On the making of Southwest Airline’s latest work, “High School Reunion” – this was a fun spot to make. Everyone who goes to their high school reunion enters with some baggage. It’s inevitable. You’re now a confident, successful adult, but you walk into that room and a small part of you is transported back to high school and everything that goes along with it. We liked everyone turning to look at our hero, and for a brief moment, you see her revert to her sixteen-year-old-self, wondering if she has pizza on her dress or something stuck in her braces. Then we see her confidence build and she owns the room.We also had fun mixing a bunch of our favorite things together: beautifully composed shots by director Jun Diaz. En Vogue. And a cast with a John Hughes vibe, complete with ex quarterback turned car dealership salesman. I can smell the CK One from here.
Allow us to take you back to your high school days here.
The author of the Digiday article RIP Creative Director: Creativity Belongs to Everyone makes many valid points. Can good ideas come from anywhere? Of course. Do agencies need to shift how they think about the creative process? Absolutely. Is the creative director dead? No. And I don’t plan on going anywhere. (Unless I sell my screenplay.)
I know what you’re thinking: Of course the creative director begs to differ. And I also know by doing so, I’m feeding into the often-painted picture of “traditional” creative directors as dated thinkers, desperately clinging to our dominion over the creative process. Well, let me play into that characterization even more: There are such things as bad ideas.
There. I said it. Now you definitely have a picture of who I am, don’t you? A smug creative director in trendy glasses. Yup, that’s me. Only I’m a chick, so adjust that in your head. There. Now you have me pegged.
Not All Ideas Are Good
This is unpleasant, but true. There are bad ideas, good ideas, ideas that are better than others and ideas that aren’t good yet but have the potential to be good. And unfortunately, it’s hard to tell the difference. You need someone steering the ship to do that. Without a creative director to step in, we’d all be flailing in half-baked ideas, which is a terrible place to flail.
Bigger Isn’t Always Better
Have you ever been in a huge brainstorm where people get really excited and write down half phrases and draw half pictures on whiteboards, and everyone feels like we’re striking gold left and right? Have you ever then been able to recall one idea that came out of a brainstorm like that? Me neither. The creative department shouldn’t have a monopoly on the creative process, but small groups work better when it’s time to actually create.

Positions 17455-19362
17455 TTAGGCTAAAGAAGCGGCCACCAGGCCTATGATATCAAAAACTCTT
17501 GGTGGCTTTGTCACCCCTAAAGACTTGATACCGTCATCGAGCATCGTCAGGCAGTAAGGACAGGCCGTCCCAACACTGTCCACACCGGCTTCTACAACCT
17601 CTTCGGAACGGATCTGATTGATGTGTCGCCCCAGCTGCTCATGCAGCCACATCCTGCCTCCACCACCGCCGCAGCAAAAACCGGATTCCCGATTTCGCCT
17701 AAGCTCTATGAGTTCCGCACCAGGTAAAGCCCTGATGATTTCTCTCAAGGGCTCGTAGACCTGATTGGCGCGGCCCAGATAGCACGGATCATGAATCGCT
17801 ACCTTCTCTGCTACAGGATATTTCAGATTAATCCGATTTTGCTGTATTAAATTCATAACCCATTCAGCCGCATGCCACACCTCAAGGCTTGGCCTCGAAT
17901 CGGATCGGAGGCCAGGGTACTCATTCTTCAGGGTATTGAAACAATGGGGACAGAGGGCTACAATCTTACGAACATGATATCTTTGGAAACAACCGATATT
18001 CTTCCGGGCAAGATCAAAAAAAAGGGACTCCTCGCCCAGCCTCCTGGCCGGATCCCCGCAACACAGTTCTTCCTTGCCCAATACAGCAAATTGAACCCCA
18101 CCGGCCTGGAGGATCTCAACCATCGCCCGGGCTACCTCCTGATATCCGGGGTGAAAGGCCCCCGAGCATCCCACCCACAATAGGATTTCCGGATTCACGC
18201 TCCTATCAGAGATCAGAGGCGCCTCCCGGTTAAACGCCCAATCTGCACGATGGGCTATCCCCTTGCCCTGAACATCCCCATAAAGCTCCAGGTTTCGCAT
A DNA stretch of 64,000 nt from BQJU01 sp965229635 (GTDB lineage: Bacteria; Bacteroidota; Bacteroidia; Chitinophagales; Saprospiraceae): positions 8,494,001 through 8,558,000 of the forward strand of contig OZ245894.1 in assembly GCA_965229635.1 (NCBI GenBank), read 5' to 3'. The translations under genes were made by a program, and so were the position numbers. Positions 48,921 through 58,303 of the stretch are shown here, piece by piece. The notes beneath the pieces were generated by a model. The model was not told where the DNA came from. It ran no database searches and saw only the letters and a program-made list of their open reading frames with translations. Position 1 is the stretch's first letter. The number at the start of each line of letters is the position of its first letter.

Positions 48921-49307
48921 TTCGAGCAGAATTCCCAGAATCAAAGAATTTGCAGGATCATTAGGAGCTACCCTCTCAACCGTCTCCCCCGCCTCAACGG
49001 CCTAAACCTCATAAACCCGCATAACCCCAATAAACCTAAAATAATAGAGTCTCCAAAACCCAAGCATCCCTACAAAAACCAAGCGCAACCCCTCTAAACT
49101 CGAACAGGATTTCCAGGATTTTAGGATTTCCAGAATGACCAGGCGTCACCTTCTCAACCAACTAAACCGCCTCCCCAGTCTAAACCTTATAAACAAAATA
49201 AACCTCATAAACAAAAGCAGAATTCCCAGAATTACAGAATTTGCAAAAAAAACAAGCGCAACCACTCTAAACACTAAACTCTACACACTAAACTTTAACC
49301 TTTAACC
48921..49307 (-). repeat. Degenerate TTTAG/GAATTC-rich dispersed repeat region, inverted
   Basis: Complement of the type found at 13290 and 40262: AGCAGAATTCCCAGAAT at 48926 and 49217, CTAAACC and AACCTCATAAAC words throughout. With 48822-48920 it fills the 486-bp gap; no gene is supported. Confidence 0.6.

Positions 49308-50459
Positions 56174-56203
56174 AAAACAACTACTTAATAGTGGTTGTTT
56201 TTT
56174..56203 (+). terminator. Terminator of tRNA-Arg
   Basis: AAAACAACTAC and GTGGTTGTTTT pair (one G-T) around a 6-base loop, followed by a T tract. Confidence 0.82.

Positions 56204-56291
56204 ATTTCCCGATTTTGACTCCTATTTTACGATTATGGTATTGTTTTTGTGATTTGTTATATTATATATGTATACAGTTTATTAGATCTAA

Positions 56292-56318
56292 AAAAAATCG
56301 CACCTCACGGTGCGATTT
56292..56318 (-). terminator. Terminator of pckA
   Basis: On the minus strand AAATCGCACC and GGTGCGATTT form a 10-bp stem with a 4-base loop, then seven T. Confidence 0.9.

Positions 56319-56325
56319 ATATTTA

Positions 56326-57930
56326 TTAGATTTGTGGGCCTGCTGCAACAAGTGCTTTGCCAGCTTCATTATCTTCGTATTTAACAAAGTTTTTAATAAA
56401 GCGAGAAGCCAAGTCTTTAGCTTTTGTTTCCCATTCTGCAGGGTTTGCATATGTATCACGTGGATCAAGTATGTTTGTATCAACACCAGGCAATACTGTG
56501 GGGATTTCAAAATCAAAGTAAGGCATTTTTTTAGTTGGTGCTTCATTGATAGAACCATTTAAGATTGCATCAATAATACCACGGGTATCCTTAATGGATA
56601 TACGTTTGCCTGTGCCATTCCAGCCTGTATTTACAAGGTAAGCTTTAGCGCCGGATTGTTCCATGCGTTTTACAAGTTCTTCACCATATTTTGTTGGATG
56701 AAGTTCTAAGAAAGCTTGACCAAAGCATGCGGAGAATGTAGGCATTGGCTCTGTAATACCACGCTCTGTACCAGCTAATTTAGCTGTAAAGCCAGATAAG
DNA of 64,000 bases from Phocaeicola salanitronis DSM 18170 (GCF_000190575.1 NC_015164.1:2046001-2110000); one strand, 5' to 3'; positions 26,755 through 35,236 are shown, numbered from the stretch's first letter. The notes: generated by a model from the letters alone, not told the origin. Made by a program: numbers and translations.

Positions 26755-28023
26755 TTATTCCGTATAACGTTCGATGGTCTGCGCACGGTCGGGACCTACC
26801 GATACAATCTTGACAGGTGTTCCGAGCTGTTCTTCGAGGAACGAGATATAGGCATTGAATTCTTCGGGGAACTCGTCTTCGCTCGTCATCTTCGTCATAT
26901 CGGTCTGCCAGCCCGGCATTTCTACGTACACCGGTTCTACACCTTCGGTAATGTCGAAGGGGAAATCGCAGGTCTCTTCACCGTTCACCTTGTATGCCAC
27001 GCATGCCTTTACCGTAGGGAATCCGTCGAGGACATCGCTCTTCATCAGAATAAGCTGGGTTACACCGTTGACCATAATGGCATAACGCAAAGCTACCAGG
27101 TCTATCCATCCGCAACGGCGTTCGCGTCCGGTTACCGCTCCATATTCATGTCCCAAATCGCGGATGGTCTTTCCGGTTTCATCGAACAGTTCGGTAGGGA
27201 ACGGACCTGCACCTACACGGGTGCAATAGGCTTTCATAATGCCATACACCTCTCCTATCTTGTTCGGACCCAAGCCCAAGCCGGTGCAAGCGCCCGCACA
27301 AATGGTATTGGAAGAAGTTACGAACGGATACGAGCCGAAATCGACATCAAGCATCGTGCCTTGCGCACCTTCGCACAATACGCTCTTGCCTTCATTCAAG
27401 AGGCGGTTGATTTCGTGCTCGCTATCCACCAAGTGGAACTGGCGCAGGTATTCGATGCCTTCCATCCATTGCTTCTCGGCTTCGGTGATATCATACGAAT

Creativity Isn’t a Defined Process
I’m interested in Applied Creativity. I’m sure there are useful techniques involved that prevent the whiteboard debacle I just described from happening. But then again, “a formalized idea-management process” is only going to take us so far.
Gathering data and behaviors to innovate new technologies and create prototypes is great, but we’re always going to need ideas, not just executions. Stories. I know, I know. Here I go again, the dated creative director making a plea for broadcast. I’m not talking about broadcast. I’m talking about stories. Ideas that aren’t quantifiable but make people feel because they tap into something human. It’s difficult to come up with a story with 10 people involved. Two works better, maybe three. Or one. And it helps if that one knows how to write.
There’s No Single Answer
Things are changing. But there’s also no one answer for how to address it. Do we have it completely figured out at GSD&M? No. But it’s a place that embraces collaboration, not through any defined process, but through culture. All of the work is pinned to the agency walls: everyone can see it, add to it and ask questions. Jay Russell, our CCO, is constantly buzzing around the agency, pointing to things on those walls, getting people excited about the possibilities, challenging us to make it all better. I don’t know everyone’s titles here. But I know if I want a different perspective on social or mobile, I should buy Rye Clifton a beer. David Rockwood and Bill Bayne know music. Jeffrey Butterworth can write and draw. For an uncensored gut check on whether I’m even making sense, I talk to Kate Rutkowski, who is on the account side. Crazy, I know.
Maybe we should start calling creative directors something else to open up the definition more, to change the perception that it has to be a certain someone with a certain background in art direction or copywriting. Or we could spend the time and energy we’d use coming up with a new name for creative directors on creating new ideas that make a difference. That seems like a better idea to me. And you know, that is my job, to pick out the better ideas. I earned my paycheck today, Jay.
(GSD&M’s creative department)